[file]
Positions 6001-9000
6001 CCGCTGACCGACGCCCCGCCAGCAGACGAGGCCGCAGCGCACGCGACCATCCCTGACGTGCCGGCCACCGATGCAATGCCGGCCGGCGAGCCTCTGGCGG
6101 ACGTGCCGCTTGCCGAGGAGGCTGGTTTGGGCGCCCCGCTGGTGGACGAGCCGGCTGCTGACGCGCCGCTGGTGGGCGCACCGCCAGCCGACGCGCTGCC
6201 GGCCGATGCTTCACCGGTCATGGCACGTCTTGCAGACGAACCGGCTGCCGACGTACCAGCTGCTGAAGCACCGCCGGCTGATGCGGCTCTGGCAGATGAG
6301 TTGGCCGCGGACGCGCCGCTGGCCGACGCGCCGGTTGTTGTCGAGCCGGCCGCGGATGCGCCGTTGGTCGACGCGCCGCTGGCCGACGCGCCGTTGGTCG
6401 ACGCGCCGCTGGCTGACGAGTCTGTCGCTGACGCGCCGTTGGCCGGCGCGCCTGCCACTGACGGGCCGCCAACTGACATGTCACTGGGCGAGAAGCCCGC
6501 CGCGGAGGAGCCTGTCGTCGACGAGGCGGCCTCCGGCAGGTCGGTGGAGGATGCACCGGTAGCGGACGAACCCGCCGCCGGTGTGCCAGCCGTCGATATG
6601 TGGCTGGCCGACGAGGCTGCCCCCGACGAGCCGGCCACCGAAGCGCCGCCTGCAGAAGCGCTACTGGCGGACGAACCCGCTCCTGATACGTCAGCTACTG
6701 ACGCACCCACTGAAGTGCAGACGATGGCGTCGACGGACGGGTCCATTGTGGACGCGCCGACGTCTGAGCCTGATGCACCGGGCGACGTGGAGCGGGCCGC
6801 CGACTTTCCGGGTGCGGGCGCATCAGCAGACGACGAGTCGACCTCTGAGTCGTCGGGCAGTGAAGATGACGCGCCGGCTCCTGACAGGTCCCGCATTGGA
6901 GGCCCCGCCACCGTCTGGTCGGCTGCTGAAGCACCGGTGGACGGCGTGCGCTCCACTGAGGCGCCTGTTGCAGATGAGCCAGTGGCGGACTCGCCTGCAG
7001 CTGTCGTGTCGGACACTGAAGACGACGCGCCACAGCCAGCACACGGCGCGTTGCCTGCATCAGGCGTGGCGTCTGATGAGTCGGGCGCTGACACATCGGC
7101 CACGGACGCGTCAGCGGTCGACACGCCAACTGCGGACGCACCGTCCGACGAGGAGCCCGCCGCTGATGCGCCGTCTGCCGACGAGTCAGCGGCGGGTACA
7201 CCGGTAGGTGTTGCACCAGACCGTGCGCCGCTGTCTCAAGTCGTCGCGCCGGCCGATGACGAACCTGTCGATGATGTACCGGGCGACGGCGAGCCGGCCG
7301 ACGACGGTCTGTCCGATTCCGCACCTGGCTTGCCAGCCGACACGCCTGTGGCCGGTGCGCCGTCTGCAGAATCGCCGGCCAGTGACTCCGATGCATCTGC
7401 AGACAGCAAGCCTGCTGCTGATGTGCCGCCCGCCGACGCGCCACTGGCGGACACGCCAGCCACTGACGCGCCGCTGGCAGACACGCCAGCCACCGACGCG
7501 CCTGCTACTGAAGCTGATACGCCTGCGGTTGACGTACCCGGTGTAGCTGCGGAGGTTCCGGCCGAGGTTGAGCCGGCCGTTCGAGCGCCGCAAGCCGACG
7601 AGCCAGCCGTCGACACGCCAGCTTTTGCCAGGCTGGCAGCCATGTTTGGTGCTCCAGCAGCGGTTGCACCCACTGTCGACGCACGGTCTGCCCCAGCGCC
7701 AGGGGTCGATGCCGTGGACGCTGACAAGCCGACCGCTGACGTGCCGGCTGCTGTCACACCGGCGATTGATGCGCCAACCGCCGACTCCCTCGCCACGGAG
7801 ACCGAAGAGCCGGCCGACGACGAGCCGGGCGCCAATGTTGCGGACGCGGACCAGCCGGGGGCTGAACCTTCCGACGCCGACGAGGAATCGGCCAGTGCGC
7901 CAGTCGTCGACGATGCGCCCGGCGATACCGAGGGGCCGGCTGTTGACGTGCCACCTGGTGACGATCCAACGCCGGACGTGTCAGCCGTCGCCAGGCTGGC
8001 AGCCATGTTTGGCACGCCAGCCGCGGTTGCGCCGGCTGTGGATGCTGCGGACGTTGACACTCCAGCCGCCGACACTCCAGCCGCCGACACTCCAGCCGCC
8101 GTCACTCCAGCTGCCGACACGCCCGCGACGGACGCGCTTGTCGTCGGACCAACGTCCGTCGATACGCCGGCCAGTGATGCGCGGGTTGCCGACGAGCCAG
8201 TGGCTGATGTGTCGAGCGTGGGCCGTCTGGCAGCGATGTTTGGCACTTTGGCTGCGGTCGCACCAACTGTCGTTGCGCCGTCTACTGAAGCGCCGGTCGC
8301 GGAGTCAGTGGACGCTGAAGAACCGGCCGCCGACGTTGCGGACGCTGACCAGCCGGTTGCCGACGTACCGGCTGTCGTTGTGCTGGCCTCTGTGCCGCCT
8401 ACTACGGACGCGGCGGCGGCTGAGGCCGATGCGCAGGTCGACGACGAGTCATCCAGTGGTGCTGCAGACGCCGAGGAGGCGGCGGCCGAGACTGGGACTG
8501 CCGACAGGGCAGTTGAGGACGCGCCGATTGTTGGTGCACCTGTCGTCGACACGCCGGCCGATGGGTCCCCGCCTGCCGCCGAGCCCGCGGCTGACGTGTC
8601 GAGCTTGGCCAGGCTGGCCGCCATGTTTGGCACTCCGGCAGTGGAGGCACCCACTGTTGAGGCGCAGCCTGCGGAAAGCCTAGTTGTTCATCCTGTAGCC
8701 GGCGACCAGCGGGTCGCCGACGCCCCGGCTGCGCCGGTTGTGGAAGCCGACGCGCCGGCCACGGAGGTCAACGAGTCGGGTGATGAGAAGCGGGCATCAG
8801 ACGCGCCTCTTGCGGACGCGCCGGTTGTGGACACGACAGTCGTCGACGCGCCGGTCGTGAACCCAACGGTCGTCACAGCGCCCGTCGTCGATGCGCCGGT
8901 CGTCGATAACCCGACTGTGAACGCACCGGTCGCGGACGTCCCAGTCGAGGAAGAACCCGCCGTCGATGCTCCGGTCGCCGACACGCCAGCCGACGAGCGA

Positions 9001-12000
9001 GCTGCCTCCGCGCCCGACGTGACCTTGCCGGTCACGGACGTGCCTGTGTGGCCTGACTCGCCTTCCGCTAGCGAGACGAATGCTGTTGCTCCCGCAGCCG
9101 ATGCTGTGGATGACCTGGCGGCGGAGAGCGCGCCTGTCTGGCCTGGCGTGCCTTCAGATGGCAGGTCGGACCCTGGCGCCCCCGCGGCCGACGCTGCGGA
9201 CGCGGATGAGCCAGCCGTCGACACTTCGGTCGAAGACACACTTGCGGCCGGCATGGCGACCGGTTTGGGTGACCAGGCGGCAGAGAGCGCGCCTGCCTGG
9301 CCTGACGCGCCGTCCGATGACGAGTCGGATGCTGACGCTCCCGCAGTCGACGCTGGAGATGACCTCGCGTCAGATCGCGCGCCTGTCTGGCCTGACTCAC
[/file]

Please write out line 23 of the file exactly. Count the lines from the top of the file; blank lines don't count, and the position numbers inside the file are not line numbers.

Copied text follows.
8101 GTCACTCCAGCTGCCGACACGCCCGCGACGGACGCGCTTGTCGTCGGACCAACGTCCGTCGATACGCCGGCCAGTGATGCGCGGGTTGCCGACGAGCCAG